When I was younger my mom used to hold my hand, but yesterday I held hers as she received the vaccine. And then I was fortunate to receive my vaccine, too.
Several of my family members, including my mom, have been hesitant about being vaccinated. They share the justified reluctance that many DC residents feel, especially seniors and people of color. In the past, racist and dangerous health practices have targeted vulnerable Black and Brown communities. And when DC began providing vaccines to seniors, these residents were discouraged by an inaccessible system that seemed to only serve the affluent and well-connected in our city. But my mom and I talked through it, did our homework, and went to Lamond Recreation Center yesterday to get our shot.
These honest conversations among families and between friends and neighbors will be important to overcome the pandemic.
The vaccine is safe and effective — not only in protecting oneself but also in preventing the spread of COVID to others. In that sense, being vaccinated is an act of love towards your community. But we need to meet people where they are and exercise patience and understanding to encourage everyone to take the leap.
Right now DC does not have enough vaccines for all who want them, but soon enough it will be the other way around. Whether we achieve herd immunity and remove COVID from daily life will depend on the work we do now to build trust and reach those around us.
I struggled with my own decision on when to be vaccinated. I initially qualified in January under the District’s continuity of government plan, but I held off because at the time most seniors, educators, childcare staff, and other essential workers were still waiting for their turn.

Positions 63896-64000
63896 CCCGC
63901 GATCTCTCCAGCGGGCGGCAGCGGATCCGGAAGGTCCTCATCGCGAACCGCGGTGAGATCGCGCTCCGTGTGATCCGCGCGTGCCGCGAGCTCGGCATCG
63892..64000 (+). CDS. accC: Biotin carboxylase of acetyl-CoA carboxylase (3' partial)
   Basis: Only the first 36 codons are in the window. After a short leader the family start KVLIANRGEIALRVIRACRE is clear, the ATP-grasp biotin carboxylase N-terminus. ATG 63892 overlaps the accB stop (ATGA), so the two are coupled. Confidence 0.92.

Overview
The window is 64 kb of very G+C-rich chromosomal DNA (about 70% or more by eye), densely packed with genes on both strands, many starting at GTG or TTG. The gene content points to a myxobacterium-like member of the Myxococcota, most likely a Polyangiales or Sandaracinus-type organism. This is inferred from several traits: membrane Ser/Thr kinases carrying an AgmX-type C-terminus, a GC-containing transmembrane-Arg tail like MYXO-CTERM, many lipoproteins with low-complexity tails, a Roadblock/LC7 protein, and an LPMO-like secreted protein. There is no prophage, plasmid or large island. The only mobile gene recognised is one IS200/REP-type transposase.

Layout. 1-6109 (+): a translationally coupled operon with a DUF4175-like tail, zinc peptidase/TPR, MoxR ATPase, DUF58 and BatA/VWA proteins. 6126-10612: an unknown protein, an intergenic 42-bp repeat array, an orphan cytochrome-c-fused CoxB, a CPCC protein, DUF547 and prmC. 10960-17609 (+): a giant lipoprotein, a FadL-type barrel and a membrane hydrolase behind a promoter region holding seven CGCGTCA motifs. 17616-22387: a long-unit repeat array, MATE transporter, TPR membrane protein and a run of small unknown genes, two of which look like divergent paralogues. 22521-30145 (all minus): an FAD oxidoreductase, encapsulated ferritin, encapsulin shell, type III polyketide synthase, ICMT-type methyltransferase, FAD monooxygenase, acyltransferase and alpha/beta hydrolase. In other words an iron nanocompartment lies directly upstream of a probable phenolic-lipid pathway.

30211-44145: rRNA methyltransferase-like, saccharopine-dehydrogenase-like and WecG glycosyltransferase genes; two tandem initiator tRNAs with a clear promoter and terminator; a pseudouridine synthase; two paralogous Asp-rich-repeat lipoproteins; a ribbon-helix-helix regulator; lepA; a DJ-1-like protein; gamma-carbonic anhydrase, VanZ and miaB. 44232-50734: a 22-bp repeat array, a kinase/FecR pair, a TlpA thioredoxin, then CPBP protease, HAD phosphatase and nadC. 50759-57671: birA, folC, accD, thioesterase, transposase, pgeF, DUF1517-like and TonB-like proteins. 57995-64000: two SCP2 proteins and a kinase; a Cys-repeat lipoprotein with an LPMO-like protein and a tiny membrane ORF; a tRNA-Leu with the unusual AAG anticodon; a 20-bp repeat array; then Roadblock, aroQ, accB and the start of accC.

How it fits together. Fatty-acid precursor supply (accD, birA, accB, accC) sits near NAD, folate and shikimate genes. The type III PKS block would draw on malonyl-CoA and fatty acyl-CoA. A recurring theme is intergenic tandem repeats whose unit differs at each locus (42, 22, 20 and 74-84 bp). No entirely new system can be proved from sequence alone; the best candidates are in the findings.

I had also promised to get my shot in Ward 4 so my constituents could see that the vaccine is safe. While plenty of work still needs to be done, we have made progress in making DC’s vaccine distribution process more equitable, advocating for a better registration system, and expanding access to the vaccine. Knowing that inclusive communication is key, we worked with DC Health to send out mailers, share vaccine safety information, and translate the online registration portal in frequently spoken languages. Lamond Recreation Center, where I was vaccinated this week, was added as a vaccine site by DC Health after we raised concerns about long lines and crowded, unsafe conditions at Hattie Holmes.
Yesterday I stepped forward to be vaccinated because I believe it’s important for me as a Black woman and as a community leader to persuade my Ward 4 neighbors to do the same through the power of my example.
I also took this step so I can better serve our community. My role requires me to respond in person to emergencies, visit local businesses, and interact with constituents on a daily basis. Although I take every precaution possible by social distancing and wearing a mask, being immunized will add an extra layer of protection for all the people I encounter as your Councilmember.
So please take the opportunity to call that reluctant relative and check in with your friends and neighbors. Have that candid, supportive conversation that can make the difference. Offer to help them pre-register at vaccinate.dc.gov or by calling 1-855-363-0333.
You can even sign up to join me and my team as we work with community groups to get the word out to seniors and other residents in Ward 4. You will be surprised at how many people will take you up on the chance to pre-register after you take the time to talk with them.
The vaccine has injected hope that we will soon be able to beat this pandemic, revive our economy, and reunite our families and our communities. We can get there, but it will take all of us working together, hand in hand.